Much of Iraq is affected by chronic violence and crime and reconstruction of the country has stalled, according to Christian Aid.
Christian Aid said quality of life indicators had not improved
Oliver Birch, manager of the charity's Iraq programme, said it was difficult to predict "a future which would not include civil war and even partition".
International Development Secretary Hilary Benn stressed that there had been progress, but it would take time.
The comments came as insurgents killed 18 people in a police station attack.
Police said about 20 armed attackers freed prisoners during the attack in the town of Miqdadiya, 40 miles north of Baghdad.
Meanwhile, the UK and US governments have committed tens of millions of pounds to Iraq's reconstruction, but the task is immense.
Christian Aid's Mr Birch told Radio 4's Today programme that conditions in the country did not appear to be improving.
"Quality of life indicators in most sectors are no higher than, or even below, the sanctions period just before the coalition invaded in 2003," he said.
These indicators included infant mortality, malnutrition and water supply.
Mr Birch added that some areas of "local and probably national government were widely affected by corruption" and this was "probably by a greater extent even than in the Baathist time".
However, Mr Benn - who is in Baghdad to open a Department for International Development (DFID) funded centre to train water engineers, and hold talks with Iraq's foreign minister - said there had been progress.
"I think one has to recognise the progress that has been made three years on," he said.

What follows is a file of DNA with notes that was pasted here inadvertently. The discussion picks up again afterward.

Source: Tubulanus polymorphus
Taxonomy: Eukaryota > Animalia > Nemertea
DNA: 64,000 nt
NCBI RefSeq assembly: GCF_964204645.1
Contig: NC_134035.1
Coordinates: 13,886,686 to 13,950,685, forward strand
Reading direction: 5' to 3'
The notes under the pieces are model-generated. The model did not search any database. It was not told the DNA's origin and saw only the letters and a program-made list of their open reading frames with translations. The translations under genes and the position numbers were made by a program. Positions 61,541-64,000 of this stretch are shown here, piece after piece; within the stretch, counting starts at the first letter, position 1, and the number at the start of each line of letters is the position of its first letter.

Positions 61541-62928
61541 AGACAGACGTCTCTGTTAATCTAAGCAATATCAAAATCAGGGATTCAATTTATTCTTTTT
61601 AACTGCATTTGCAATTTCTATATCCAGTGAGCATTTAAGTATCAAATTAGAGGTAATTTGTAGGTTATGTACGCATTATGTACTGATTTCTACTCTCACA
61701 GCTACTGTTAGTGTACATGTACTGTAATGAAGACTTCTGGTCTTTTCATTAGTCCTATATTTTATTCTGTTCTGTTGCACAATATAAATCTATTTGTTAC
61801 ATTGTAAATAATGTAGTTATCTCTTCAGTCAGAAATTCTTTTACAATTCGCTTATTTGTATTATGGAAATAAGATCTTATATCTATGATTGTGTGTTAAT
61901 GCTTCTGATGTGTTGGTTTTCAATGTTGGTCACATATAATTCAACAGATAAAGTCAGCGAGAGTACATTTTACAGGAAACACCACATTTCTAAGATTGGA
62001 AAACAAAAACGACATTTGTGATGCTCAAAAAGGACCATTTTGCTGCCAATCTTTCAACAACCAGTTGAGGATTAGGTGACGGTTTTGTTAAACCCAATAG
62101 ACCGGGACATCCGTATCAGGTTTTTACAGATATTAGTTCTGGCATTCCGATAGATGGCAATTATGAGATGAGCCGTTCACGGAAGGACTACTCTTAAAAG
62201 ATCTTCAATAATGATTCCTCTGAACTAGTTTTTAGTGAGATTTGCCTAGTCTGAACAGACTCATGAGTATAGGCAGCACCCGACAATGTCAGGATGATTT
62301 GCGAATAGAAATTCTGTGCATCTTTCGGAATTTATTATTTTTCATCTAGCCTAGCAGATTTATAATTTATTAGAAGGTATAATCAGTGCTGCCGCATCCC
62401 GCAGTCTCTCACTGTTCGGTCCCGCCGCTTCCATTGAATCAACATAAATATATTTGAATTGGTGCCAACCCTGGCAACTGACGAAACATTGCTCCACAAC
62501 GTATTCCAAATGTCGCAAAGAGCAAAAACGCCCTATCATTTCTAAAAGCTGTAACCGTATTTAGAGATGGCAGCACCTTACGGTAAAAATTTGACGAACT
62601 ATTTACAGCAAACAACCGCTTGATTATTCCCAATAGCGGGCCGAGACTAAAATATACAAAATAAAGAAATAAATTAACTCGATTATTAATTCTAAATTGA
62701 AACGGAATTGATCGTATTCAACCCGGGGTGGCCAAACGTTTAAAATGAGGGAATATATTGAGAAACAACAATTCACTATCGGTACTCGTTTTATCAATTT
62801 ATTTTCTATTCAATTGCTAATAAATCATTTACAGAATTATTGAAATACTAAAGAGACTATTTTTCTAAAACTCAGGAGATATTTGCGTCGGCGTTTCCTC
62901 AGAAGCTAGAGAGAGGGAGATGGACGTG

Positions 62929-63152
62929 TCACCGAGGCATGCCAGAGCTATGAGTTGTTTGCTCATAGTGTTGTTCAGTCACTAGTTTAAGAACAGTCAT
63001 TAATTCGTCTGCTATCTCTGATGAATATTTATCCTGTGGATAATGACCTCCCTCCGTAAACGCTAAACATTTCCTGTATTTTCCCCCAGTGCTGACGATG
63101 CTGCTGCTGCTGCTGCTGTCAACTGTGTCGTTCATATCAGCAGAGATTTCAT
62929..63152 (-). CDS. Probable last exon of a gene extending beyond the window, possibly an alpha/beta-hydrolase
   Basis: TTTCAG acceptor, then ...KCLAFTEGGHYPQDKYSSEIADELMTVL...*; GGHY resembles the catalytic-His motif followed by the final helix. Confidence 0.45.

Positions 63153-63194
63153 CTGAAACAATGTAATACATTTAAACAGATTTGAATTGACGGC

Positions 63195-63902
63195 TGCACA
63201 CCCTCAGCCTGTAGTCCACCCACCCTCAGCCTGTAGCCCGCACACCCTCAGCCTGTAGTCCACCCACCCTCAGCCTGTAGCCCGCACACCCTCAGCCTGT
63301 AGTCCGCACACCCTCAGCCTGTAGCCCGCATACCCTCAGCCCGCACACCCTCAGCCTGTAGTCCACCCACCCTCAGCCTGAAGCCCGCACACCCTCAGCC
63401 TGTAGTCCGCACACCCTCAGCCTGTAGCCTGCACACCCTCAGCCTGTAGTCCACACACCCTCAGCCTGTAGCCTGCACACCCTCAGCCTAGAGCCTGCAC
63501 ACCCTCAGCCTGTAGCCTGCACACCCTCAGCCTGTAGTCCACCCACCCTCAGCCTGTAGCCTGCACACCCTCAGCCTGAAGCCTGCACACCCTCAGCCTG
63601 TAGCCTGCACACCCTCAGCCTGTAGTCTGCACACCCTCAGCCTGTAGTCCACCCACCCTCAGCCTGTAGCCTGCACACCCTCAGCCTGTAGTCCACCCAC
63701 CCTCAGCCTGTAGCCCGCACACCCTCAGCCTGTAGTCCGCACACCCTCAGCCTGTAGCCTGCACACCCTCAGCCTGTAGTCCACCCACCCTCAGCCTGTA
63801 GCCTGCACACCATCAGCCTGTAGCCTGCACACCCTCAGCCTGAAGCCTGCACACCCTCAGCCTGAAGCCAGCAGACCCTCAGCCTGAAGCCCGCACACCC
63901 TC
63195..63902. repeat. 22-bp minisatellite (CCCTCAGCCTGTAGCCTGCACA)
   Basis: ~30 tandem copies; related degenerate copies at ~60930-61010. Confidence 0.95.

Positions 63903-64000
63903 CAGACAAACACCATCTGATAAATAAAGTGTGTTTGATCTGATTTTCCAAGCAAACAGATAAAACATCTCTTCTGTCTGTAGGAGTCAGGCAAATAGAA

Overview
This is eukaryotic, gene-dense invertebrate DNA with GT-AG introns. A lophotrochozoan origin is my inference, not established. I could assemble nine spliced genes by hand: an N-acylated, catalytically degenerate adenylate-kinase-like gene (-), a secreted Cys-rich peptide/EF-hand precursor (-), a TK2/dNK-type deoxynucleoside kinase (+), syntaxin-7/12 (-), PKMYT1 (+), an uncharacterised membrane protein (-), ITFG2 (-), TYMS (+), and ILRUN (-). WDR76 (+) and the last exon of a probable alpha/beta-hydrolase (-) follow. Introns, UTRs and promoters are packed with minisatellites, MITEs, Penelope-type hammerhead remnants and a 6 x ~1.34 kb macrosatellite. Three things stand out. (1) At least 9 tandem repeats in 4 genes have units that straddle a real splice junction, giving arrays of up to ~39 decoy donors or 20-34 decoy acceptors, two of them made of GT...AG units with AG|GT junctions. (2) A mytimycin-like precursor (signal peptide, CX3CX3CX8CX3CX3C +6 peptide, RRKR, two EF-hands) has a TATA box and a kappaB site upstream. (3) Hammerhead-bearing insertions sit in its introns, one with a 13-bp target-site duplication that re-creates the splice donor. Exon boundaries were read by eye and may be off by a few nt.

"Iraq now has a stable currency, it's reduced its debt, schools and hospitals are functioning and more people have clean water and access to sanitation than was the case, certainly in the 1990s when the system collapsed completely."
He said vaccination programmes had lead to the decline of measles, mumps, polio and rubella in the country.
Mr Benn accepted that the electricity supply was "a problem" and that it was old and needed investment and skilled workers. He said the electricity supply was one factor which demonstrated the importance of "peace and democracy" for progress.
A democratic process was the "best hope" for change, said Mr Benn
He added that it was a" huge challenge" for Iraq to recover from its troubled history and this would take time.
Under Saddam Hussein's leadership things were run from the top and that had left a culture in which "people weren't used to taking responsibility" and were sometimes afraid to take decisions at a local level.
"It's a process and it's going to take time" and the best way was through a democratic process, said Mr Benn.
"It's about building blocks and that's why the political process is so important," he added.
"That's why, whatever people thought about the military action, I think everybody has an obligation to support the democrats and the democratic process here in Iraq because it offers the best hope of changing the lives of ordinary Iraqis," he said.